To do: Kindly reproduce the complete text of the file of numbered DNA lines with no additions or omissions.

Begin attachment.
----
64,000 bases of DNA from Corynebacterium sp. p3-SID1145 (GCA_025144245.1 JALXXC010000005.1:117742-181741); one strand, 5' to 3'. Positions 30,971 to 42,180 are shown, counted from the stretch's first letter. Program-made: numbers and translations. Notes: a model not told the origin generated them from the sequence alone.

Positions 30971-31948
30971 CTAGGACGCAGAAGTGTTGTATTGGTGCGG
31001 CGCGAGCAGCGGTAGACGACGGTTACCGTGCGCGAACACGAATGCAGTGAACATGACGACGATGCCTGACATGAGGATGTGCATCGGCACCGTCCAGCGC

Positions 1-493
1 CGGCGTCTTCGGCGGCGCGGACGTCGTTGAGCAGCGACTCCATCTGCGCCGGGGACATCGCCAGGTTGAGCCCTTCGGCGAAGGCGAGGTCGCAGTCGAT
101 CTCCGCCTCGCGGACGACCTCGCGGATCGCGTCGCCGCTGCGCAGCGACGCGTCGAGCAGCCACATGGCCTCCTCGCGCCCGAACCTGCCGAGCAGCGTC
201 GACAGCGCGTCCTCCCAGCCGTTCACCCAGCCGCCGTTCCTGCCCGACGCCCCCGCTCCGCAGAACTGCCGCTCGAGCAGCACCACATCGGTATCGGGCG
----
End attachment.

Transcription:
64,000 bases of DNA from Corynebacterium sp. p3-SID1145 (GCA_025144245.1 JALXXC010000005.1:117742-181741); one strand, 5' to 3'. Positions 30,971 to 42,180 are shown, counted from the stretch's first letter. Program-made: numbers and translations. Notes: a model not told the origin generated them from the sequence alone.

Positions 30971-31948
30971 CTAGGACGCAGAAGTGTTGTATTGGTGCGG
31001 CGCGAGCAGCGGTAGACGACGGTTACCGTGCGCGAACACGAATGCAGTGAACATGACGACGATGCCTGACATGAGGATGTGCATCGGCACCGTCCAGCGC

Positions 1-493
1 CGGCGTCTTCGGCGGCGCGGACGTCGTTGAGCAGCGACTCCATCTGCGCCGGGGACATCGCCAGGTTGAGCCCTTCGGCGAAGGCGAGGTCGCAGTCGAT
101 CTCCGCCTCGCGGACGACCTCGCGGATCGCGTCGCCGCTGCGCAGCGACGCGTCGAGCAGCCACATGGCCTCCTCGCGCCCGAACCTGCCGAGCAGCGTC
201 GACAGCGCGTCCTCCCAGCCGTTCACCCAGCCGCCGTTCCTGCCCGACGCCCCCGCTCCGCAGAACTGCCGCTCGAGCAGCACCACATCGGTATCGGGCG